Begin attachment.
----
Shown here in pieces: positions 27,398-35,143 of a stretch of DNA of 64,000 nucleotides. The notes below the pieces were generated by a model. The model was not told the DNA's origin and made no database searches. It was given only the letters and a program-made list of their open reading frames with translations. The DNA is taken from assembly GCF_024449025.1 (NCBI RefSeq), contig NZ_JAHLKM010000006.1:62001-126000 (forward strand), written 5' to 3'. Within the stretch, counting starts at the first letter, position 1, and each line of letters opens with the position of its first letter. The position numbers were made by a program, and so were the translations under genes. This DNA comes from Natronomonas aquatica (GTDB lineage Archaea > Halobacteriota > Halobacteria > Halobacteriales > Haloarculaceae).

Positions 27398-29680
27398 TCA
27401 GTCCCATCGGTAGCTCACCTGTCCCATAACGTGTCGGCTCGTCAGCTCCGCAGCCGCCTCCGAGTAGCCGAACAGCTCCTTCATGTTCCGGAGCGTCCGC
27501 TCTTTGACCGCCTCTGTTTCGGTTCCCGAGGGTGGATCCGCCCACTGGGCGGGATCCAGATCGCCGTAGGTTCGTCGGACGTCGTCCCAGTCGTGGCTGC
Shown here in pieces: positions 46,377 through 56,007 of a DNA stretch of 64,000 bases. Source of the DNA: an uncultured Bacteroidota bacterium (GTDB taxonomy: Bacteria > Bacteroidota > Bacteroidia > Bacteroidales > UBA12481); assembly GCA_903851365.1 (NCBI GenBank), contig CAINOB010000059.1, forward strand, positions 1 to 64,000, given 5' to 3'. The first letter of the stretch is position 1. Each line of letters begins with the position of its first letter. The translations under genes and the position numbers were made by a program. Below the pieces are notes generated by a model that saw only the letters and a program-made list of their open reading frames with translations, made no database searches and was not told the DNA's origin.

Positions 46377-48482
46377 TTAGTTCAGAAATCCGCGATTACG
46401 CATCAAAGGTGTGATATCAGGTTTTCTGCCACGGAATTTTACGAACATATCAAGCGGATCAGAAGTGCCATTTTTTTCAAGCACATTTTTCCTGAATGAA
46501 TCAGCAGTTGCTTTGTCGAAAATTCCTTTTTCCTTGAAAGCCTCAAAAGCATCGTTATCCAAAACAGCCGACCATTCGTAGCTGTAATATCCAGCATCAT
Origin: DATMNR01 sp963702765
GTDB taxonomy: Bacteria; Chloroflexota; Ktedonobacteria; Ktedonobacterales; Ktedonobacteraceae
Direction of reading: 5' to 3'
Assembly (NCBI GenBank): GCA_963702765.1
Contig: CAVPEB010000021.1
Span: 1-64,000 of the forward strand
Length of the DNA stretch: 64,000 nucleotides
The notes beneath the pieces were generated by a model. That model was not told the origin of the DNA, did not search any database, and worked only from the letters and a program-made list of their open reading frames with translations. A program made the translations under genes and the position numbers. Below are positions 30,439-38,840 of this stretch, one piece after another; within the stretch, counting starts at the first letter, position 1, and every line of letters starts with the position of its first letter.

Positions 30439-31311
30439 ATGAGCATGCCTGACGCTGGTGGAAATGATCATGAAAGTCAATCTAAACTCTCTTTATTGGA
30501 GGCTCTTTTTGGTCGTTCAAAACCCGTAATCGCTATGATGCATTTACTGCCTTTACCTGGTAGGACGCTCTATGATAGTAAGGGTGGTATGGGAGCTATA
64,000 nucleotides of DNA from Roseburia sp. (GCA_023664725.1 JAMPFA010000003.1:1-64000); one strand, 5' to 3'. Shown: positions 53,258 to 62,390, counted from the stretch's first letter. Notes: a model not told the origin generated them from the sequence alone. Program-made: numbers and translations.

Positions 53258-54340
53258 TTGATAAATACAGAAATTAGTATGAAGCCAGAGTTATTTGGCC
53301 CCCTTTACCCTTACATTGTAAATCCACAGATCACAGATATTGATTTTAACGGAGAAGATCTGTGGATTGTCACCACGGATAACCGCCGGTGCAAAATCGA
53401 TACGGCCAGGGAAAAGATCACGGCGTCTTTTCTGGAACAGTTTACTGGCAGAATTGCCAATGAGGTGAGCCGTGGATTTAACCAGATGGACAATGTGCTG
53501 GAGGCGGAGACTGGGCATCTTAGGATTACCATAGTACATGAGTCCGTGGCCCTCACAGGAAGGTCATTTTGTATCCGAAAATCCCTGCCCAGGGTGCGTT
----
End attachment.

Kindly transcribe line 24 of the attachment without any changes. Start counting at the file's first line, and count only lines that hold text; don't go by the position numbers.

53258 TTGATAAATACAGAAATTAGTATGAAGCCAGAGTTATTTGGCC